It is now explicitly stated that there are only 68 molecules that play any major part in life. That's a massive step forward.

      Scientists can now concentrate on these

      • by galoise (977950)

        until we find a bacteria that has a 69th molecule in its chemical composition, and then its all over again.

        Actually, by having a delimited taxonomy we might overlook some critical aspect related to this hypothetical 69th molecule, etc etc.

        This is a classic problem in epistemology. Taxonomies are of no worth if they do not produce a cognitive change unavailable without the formulation of the taxonomy. Limiting the number of elements in a set is not in itself a great leap forward for science, unless you can e

  • Obligatory. (Score:1, Redundant)

    68 should be enough for anyone.

  • So..... (Score:3, Insightful)

    by RollinDutchMasters (932329) on Monday September 08, 2008 @03:40PM (#24923985)
    He's just discovered something that's in every first-year biochemistry textbook that's been published for the last 30 years?

    I love when 'cutting-edge research' is actually old information with a pretty new graph/picture/powerpoint slide/animation/etc.
  • by Anonymous Coward on Monday September 08, 2008 @03:41PM (#24923993)

    An AC on Slashdot claims that 2 bits can explain the origins of many serious computer viruses. After reviewing findings from multiple hosts, he 'realized that only 2 bits are used to construct these four fundamental components of computers: the processor (x86 and x86_64), memory, storage and network tubes,' and he said that 'these 2 building blocks provide the structural basis for the bitwise choreography that constitutes the entire life of a computer.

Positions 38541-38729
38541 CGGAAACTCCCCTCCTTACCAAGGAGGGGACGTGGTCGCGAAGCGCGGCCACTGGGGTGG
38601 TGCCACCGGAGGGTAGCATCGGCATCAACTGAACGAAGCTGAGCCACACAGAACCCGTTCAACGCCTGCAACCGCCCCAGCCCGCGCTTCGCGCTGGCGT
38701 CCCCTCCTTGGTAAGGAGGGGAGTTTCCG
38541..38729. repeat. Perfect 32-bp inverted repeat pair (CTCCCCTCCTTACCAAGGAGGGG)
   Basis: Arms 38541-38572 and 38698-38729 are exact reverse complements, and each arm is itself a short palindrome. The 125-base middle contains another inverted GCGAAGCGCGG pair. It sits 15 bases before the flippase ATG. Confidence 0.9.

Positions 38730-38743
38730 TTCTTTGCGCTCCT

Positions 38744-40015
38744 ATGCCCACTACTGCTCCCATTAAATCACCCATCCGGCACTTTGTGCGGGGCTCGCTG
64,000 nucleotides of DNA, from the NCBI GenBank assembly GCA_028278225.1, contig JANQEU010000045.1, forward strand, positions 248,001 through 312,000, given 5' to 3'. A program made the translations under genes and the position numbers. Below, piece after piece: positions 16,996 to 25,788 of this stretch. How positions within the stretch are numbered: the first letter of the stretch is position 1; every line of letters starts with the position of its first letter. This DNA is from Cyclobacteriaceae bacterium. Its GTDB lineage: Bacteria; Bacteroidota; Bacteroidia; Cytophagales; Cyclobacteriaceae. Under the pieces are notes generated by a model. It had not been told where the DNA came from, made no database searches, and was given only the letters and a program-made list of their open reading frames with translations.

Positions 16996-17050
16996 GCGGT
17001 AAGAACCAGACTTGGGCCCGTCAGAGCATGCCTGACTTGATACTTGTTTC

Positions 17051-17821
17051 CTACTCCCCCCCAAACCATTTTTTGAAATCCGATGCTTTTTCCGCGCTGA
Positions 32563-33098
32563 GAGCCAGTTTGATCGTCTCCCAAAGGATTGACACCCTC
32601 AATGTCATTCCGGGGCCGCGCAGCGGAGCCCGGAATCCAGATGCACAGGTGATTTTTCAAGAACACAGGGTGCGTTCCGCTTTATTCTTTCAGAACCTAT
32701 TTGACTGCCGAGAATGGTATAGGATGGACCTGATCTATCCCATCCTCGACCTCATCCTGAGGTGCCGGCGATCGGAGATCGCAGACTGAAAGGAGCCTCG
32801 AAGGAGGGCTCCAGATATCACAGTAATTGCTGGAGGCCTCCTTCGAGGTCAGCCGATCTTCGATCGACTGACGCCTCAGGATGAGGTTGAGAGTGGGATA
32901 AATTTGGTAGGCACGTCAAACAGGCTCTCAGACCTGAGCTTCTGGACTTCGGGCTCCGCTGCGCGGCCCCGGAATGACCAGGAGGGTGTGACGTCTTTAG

• by A nonymous Coward (7548) * on Monday September 08, 2008 @03:44PM (#24924023)

    Of course, two of those 68 molecules are RNA and DNA. The other 66 should be cake for anyone who understands either one of them.

    • by Gat0r30y (957941)
      there are 8 nucleosides. They are part of the 68 count, so really 60.
    • by unfasten (1335957)
      Actually he's saying that the 68 molecules are used to build those components, not that they're part of the 68 molecules:

      he 'realized that only 68 molecular building blocks are used to construct these four fundamental components of cells: the nucleic acids (DNA and RNA), proteins, glycans and lipids,'